Data and the Minotaur

Accountability is a dark, inescapable labyrinth of tunnels. No matter how bright the torch, fear always lurks in the shadows and the walls press close. At the labyrinth’s heart is a monster – the Minotaur – but not one with the body of a man and the head of a bull. This monster is a multi-faceted, shape-shifting, and disorientating beast, no less terrifying than that of Greek legend, and with an appetite no more satiable. This Minotaur feeds on data. And some schools have to feed the Minotaur more than others.

What or who is the Minotaur? for some it is Ofsted, for others it is the Local Authority, or maybe the MAT. It could be the Regional Schools Commissioner, a consultant, or even the governors. Whatever the Minotaur is, the response is the same: feed it more data. Not just statutory assessment data but data in other forms too: teacher assessment, test scores, comments, written feedback, marking, lists of highlighted objectives, photographic evidence. All is consumed by the Minotaur.

It has to be said that Ofsted have shifted a long way on data with a specific statement in the handbook relating to tracking:

Ofsted does not expect performance and pupil-tracking information to be presented in a particular format. Such information should be provided to inspectors in the format that the school would ordinarily use to monitor the progress of pupils in that school.

But follow any thread on twitter regarding assessment, data and tracking (a regular topic and one that has dominated the last 24 hours) and it won’t be long before someone claims that an inspector asked for data in a certain form, usually to prove progress. Last week I spoke to two Headteachers that were adamant that their inspections would have been a lot more difficult without the progress tracking points generated by their particular system. Yes, this is anecdotal, but these anecdotes appear in vast numbers. Have they all got the wrong end of the stick? Or are they being disingenuous? And besides, if the data is not generated for Ofsted then it’s done to appease another face of the Minotaur. There is no escape.

The greatest tragedy is that there is now general awareness that much of the data we feed the Minotaur is inaccurate – meaningless even. Vast amounts of time and money are wasted and we have come to accept this as unavoidable collateral damage. A necessary sacrifice. And in those schools that are most vulnerable – perhaps already judged RI or told that they are at risk of being so – the response is depressingly familiar: rather than decrease the amount of data that is collected in order to concentrate more effort on teaching and learning, the demand for data increases as does the number of ‘data drops’. ‘Measure more, more often’ becomes the school’s mantra, mistaken in the belief that data can prove anything if they collect enough of it; that it will somehow result in improvement, and, for a while at least, sate the Minotaur.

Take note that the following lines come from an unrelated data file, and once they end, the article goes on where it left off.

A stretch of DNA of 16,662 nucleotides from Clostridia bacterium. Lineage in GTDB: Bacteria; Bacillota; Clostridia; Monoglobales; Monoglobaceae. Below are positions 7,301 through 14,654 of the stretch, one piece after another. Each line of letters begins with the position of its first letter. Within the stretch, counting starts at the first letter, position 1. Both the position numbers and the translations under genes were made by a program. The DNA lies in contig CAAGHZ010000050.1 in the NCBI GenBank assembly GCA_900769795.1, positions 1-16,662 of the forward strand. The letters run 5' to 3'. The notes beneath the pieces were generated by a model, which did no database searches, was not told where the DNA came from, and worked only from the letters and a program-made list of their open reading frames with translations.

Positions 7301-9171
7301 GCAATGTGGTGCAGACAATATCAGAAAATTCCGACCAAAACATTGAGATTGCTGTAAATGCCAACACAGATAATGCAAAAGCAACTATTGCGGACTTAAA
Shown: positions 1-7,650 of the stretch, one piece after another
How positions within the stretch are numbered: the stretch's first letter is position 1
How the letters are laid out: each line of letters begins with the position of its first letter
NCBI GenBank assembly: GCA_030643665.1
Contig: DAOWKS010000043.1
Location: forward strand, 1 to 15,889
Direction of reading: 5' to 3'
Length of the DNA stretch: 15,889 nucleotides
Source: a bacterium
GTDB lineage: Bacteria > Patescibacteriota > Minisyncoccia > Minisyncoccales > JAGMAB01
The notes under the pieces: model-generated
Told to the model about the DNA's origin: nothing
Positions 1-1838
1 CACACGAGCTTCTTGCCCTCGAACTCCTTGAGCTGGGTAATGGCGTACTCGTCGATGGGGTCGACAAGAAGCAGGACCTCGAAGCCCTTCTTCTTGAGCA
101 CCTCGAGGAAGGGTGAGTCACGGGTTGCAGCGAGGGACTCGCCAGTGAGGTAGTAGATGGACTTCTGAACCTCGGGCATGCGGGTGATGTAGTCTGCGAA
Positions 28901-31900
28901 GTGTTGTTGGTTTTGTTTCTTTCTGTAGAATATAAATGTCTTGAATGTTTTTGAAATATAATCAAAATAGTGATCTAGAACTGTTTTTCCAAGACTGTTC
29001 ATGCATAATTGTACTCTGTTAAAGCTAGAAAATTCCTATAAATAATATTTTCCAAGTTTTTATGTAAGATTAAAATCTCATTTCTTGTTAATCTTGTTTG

Saddest of all are those schools that openly admit that their systems are no longer fit for purpose, that what they are doing is wrong, and what they are asking their teachers to collect and record is a waste of time. And yet they continue on that path, often increasing the demands, watching as teachers and senior leaders buckle under the pressure, seemingly unaware that learning will suffer and all efforts are ultimately in vain. In these situations a common theme has emerged. In response to the question “why not change?”, the schools state that they can’t until they are out of the situation they are in. Think about that for a minute: schools feel that they can’t begin to get things right until the pressure is off. Until that day – when they finally have some breathing space – they will just have to carry feeding on the Minotaur in full knowledge that what they are doing is quite likely damaging every aspect of the school.

It is time to tackle this monster. In the legend Theseus killed the Minotaur by entering its lair with a sword. Our Minotaur is perhaps too big to be dispatched by a single person, and its labyrinth far too complex.

But we can starve it.

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